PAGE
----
If vinegar coleslaw is stored in a covered container in the fridge, it will keep up to a week. If you notice a bad or strong smell, see mold or cloudiness, or if it tastes different, discard the coleslaw. It’s never worth taking a chance.
If you feel that your coleslaw tastes too much like vinegar, or is too acidic or tart, try adding a bit more sugar or salt. Often that will balance out any sharp flavor.
Plain white vinegar is a bit stronger in flavor than apple cider or rice vinegar. Other sweeter choices are white wine vinegar or white balsamic vinegar.
Make It Your Own
There are plenty of ways you can make this your own special salad. Here’s a few suggestions:
- If you’re not a fan of red cabbage, replace it with extra green cabbage. Or try a different variety of cabbage.
- Add more veggies. Try red or green bell peppers or chopped onion.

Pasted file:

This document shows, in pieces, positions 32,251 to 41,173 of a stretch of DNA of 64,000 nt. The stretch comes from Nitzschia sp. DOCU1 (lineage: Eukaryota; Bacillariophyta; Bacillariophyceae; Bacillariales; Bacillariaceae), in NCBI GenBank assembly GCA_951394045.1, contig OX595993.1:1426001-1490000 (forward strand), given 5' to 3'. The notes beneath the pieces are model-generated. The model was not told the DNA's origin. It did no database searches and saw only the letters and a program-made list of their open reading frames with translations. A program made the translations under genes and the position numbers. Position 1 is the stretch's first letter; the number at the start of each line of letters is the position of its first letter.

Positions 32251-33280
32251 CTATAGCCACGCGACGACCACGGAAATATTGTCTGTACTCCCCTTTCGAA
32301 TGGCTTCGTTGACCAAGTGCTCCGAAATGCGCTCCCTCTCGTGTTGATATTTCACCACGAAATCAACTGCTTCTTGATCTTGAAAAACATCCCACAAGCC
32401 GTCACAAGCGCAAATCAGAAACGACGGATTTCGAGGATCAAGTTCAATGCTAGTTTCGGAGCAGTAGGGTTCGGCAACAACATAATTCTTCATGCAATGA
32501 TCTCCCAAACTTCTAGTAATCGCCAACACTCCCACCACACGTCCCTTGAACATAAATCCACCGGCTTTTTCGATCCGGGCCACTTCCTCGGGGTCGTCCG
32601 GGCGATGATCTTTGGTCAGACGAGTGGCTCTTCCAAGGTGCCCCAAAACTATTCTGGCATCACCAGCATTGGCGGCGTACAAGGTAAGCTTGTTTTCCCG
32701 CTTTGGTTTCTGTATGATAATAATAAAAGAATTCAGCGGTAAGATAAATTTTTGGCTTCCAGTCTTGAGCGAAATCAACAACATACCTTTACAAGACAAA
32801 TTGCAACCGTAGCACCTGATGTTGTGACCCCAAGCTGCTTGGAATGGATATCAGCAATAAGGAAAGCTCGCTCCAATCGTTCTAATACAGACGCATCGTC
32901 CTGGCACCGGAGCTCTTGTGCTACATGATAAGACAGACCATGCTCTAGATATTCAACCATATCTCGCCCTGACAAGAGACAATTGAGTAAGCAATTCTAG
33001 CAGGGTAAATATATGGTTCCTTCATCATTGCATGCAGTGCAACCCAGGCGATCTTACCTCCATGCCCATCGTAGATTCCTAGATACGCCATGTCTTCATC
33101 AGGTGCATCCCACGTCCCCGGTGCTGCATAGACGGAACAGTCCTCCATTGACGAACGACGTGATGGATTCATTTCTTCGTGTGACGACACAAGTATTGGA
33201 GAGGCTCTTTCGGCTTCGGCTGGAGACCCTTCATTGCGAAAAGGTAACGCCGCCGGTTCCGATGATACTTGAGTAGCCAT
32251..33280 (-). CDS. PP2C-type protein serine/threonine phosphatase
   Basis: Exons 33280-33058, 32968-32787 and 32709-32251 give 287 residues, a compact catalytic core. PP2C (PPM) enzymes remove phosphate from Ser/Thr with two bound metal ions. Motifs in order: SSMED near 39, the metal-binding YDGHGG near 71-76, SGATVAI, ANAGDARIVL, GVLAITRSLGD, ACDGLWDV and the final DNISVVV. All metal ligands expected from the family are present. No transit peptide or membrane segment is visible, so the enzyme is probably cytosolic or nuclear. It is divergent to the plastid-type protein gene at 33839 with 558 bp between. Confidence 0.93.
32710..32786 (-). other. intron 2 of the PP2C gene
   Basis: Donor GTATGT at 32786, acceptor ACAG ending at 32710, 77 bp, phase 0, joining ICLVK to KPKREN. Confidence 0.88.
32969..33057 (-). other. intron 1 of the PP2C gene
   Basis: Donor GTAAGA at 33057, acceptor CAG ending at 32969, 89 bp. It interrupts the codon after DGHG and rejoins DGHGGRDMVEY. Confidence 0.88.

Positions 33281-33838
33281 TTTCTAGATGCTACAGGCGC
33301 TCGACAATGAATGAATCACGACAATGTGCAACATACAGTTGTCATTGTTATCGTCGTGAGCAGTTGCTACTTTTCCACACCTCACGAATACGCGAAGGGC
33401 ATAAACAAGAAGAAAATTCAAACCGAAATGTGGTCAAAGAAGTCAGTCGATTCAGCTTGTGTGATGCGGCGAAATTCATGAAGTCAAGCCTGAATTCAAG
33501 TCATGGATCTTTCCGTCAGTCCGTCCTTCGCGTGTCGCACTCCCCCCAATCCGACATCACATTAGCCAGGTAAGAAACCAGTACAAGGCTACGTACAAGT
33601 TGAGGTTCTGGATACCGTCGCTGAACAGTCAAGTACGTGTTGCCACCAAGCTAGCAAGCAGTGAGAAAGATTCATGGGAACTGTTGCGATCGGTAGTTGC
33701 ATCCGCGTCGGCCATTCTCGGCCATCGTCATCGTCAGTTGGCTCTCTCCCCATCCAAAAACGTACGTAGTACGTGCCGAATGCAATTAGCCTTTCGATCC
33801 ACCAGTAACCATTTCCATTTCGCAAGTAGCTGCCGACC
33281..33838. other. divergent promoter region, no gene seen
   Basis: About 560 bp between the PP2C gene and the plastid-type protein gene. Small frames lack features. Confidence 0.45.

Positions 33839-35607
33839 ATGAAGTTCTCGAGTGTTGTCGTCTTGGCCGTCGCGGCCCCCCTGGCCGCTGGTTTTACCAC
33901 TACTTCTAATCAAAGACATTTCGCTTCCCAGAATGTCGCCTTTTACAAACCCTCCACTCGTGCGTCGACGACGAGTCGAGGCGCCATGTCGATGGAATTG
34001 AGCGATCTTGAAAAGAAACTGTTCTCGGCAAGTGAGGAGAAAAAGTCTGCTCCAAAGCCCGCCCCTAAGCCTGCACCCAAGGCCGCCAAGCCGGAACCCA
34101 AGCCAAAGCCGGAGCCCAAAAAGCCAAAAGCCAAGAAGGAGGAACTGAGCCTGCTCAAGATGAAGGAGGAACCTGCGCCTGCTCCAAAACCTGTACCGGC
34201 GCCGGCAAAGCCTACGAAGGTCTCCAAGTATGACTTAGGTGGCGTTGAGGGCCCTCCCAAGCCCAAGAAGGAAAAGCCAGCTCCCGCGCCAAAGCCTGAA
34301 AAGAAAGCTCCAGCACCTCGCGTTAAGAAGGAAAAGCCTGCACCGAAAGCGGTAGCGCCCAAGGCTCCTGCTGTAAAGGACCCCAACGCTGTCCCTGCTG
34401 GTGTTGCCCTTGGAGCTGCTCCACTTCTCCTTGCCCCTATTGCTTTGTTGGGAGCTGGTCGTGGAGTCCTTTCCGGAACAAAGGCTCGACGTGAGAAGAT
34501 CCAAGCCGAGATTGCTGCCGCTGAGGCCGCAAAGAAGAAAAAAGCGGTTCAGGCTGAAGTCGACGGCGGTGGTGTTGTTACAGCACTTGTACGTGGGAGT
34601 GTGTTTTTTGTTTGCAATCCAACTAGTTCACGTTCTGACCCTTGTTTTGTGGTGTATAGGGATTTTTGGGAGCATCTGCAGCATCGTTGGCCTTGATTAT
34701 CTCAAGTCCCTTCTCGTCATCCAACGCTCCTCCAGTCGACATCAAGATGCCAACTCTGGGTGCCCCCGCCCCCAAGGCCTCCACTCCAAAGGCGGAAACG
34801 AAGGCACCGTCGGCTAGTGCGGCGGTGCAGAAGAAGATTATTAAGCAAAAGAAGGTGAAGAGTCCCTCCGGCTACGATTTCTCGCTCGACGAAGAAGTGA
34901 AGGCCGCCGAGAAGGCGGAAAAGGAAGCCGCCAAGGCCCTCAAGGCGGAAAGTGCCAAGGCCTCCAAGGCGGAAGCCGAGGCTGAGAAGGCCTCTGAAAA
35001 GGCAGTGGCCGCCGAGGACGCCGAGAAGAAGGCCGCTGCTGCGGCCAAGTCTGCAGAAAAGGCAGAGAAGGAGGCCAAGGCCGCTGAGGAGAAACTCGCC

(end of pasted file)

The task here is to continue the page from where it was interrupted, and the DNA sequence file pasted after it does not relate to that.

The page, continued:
- Substitute a different kind of vinegar: plain white vinegar, rice vinegar, white wine vinegar, whatever you like. Each type of vinegar will impart a different flavor.
- Add herbs. Chopped fresh parsley or cilantro would be good choices.
- Boiling the dressing: My mom always boiled the vinegar dressing before adding it to the cabbage. The coleslaw will keep longer in the fridge.
- Make an Asian Salad, a type of vinegar coleslaw with an Asian influence and lots of crunchy add-ins like ramen noodles, sunflower seeds, and almonds.
Store leftover coleslaw, tightly covered, in the fridge for up to a week.
Just a warning: the red cabbage tends to bleed its color, turning the salad kind of pink. This doesn’t affect the flavor at all and if you have a young daughter, it could be a selling point. If you would rather not experience this, simply make the salad using all green cabbage. Red cabbage does contain 30% more vitamin C than green cabbage.
More Summer salads